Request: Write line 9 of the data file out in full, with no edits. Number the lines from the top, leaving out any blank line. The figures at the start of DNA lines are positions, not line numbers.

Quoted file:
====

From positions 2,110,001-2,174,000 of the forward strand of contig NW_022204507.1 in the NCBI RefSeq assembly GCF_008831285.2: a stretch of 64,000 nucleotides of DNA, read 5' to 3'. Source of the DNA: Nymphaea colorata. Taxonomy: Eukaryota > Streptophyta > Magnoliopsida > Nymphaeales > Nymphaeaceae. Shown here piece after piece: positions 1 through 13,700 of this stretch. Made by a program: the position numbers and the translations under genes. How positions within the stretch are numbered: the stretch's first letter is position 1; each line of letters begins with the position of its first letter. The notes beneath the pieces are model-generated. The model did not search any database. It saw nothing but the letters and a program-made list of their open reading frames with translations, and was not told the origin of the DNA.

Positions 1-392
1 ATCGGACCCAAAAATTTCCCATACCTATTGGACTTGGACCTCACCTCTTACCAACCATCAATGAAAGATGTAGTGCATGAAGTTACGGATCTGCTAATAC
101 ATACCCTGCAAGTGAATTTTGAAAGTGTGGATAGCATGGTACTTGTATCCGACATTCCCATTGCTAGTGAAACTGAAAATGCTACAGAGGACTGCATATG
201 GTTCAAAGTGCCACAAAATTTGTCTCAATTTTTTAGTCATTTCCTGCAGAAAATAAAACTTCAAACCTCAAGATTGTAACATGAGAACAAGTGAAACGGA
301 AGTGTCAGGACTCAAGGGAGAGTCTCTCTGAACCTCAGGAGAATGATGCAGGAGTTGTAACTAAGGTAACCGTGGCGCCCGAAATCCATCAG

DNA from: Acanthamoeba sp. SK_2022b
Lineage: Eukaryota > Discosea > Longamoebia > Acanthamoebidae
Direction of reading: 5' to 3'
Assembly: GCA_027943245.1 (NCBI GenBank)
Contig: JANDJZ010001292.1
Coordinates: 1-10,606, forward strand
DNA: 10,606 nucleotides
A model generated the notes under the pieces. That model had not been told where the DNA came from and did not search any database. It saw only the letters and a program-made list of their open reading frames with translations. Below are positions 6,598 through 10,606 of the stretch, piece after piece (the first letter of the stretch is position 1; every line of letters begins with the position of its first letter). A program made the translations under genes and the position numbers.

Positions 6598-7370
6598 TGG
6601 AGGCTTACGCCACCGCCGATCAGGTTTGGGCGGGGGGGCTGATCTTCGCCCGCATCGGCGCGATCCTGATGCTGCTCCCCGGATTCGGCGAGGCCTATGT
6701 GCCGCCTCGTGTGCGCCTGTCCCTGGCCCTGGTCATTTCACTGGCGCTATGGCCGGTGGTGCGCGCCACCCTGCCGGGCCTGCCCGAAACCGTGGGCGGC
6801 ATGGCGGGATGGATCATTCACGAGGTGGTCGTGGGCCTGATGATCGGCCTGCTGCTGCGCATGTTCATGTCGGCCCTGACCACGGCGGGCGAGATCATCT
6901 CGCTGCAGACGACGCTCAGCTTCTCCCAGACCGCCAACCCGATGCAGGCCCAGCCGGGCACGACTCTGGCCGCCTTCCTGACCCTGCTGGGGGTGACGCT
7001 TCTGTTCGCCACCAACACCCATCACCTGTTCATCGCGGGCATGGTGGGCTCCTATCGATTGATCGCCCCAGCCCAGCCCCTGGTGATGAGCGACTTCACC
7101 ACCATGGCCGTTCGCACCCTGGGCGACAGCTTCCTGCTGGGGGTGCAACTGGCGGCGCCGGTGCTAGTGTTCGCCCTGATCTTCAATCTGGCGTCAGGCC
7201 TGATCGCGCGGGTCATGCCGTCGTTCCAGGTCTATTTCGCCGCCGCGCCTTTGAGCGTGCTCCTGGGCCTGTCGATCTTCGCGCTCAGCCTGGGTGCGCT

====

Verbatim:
Direction of reading: 5' to 3'